The chronilce of manor Sallerhof
From the Roman to B&B boardinghouse Sallerhof
Many Romans lived in Salzburg. The first archaeological proof of this was found at Grodig, near Salzburg. At the foot of the Untersberg mountain, it is the only place in Austria where archaeological finds have indicated the presence of human settlement lasting from the coming of the Romans, not long before Christ's birth, to the present day.
The Saler or Sallerhof is one of the oldest farms in Grodig. Because it used to belong to St Peter's Monastery in Salzburg, we can follow the course of its history uninterrupted over 600 years in the archives of the monastery and the region. Three families ran the farm during these 600 years. First were the Salers. In 1648 Rupert Pfannhauser married Michael Saler's daughter Magdalena. Georg Pfannhauser sold the Saller estate to Franz Reichl in 1838. The Reichl family originated in the Swiss Canton of Schwyz and probably came to Salzburg during the Napoleonic Wars.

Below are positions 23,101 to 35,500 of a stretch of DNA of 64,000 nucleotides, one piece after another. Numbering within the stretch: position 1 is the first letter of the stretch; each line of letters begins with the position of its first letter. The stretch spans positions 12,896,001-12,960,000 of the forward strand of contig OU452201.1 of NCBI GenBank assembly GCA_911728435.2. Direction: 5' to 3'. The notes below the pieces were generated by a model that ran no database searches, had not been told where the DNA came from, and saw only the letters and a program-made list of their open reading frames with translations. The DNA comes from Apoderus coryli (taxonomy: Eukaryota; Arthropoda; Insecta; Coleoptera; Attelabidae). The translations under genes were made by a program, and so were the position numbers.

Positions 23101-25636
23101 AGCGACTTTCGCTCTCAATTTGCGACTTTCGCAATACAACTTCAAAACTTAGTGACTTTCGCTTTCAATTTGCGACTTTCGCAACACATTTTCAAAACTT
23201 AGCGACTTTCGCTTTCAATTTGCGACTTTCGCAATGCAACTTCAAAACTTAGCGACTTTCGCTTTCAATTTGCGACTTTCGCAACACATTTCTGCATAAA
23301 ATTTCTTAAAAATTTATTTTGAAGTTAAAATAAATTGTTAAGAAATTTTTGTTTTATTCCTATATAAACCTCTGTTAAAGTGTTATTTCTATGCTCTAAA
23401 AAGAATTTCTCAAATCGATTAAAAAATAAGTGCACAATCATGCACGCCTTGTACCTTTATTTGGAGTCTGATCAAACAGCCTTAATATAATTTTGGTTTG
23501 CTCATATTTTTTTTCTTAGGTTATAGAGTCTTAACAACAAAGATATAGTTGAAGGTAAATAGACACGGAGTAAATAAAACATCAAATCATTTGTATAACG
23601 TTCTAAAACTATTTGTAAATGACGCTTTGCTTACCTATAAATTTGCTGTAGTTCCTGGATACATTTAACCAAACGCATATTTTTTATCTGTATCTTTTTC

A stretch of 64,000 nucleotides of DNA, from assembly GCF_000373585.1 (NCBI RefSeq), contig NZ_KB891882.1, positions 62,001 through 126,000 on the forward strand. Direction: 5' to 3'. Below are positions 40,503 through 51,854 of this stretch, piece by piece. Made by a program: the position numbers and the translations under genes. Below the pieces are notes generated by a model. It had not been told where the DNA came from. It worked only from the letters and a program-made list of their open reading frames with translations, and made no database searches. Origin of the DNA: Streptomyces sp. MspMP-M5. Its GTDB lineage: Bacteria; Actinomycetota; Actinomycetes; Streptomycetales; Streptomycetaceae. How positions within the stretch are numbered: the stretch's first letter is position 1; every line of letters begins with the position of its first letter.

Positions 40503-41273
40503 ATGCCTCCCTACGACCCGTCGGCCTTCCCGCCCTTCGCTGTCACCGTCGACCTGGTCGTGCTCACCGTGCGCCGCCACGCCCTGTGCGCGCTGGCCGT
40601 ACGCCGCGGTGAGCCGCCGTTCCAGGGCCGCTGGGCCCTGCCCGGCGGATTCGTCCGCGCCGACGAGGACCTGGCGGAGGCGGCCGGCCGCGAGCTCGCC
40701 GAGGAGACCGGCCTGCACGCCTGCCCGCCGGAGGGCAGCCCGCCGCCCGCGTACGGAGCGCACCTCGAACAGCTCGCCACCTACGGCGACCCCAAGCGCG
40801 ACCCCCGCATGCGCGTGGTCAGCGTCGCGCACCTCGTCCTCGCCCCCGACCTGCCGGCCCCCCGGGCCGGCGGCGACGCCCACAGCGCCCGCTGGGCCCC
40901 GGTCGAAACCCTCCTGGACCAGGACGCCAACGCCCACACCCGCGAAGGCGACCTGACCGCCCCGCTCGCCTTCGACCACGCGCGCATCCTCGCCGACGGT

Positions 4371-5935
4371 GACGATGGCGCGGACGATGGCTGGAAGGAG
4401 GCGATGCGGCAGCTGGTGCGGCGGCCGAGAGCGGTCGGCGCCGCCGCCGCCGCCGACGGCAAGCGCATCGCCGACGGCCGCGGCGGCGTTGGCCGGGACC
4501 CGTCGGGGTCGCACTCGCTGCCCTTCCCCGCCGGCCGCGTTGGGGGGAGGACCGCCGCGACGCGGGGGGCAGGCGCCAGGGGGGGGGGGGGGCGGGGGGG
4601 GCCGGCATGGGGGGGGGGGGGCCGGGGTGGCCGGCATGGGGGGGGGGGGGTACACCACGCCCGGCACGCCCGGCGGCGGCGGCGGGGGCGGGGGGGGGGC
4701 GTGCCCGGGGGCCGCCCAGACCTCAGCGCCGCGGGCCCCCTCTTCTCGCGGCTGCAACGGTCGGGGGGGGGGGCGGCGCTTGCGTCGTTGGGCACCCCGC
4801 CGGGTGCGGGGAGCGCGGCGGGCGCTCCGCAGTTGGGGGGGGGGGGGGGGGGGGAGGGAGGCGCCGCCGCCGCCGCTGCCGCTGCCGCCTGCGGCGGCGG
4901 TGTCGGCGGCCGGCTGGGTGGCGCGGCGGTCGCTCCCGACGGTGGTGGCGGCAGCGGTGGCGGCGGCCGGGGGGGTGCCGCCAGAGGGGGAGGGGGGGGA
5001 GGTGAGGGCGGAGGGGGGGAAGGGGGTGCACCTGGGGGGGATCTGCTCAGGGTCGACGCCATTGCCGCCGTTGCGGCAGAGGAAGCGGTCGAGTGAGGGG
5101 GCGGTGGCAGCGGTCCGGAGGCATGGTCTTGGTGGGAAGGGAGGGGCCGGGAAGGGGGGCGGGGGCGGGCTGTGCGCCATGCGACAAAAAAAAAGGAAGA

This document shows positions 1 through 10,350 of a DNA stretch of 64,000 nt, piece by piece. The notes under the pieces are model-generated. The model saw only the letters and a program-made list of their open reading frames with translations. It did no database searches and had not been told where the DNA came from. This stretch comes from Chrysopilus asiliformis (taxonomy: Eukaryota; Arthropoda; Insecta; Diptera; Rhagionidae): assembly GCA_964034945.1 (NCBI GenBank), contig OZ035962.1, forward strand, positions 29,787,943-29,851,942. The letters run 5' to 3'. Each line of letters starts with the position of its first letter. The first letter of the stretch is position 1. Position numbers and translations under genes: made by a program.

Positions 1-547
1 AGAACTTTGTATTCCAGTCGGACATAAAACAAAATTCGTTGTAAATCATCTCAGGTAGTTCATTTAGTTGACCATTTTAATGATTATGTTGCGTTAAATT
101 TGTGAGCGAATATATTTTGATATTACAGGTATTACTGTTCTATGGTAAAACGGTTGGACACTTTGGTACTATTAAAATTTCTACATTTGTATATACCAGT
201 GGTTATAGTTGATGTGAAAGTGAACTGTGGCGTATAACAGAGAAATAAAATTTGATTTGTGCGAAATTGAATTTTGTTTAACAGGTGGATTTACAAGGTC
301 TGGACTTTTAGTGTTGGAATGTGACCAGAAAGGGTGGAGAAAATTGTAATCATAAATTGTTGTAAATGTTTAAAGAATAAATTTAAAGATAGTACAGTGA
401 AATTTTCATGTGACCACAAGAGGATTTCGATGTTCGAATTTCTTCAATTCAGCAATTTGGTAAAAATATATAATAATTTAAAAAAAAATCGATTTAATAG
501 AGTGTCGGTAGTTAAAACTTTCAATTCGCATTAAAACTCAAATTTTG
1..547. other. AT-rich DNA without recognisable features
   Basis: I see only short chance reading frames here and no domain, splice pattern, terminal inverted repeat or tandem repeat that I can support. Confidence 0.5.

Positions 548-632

The first evidence
A certain Kunradus Saler of 1369 is mentioned for the first time in a 1372 document of St Peter¹s Monastery detailing all dependent serf farmers subject to taxation. This entire document is written in Latin in a beautiful monastic script. It was lost at the end of the war in 1945 and reappeared in Cairo, Egypt, in December 1950. It was purchased by Austrians living there and thus returned to Salzburg.
The history of Sallerhof
- 1961 my partens Karl and Hedwig Reichö took over the Sallerhof
- 1963, taking its name from the Saller estate, the Pension SALLERHOF was born in a new house, Grodig number 356 at the time, built specially for the purpose of renting out private rooms.
- On 1st January 1998, Barbara and Klaus Schnoell-Reichl took over the business.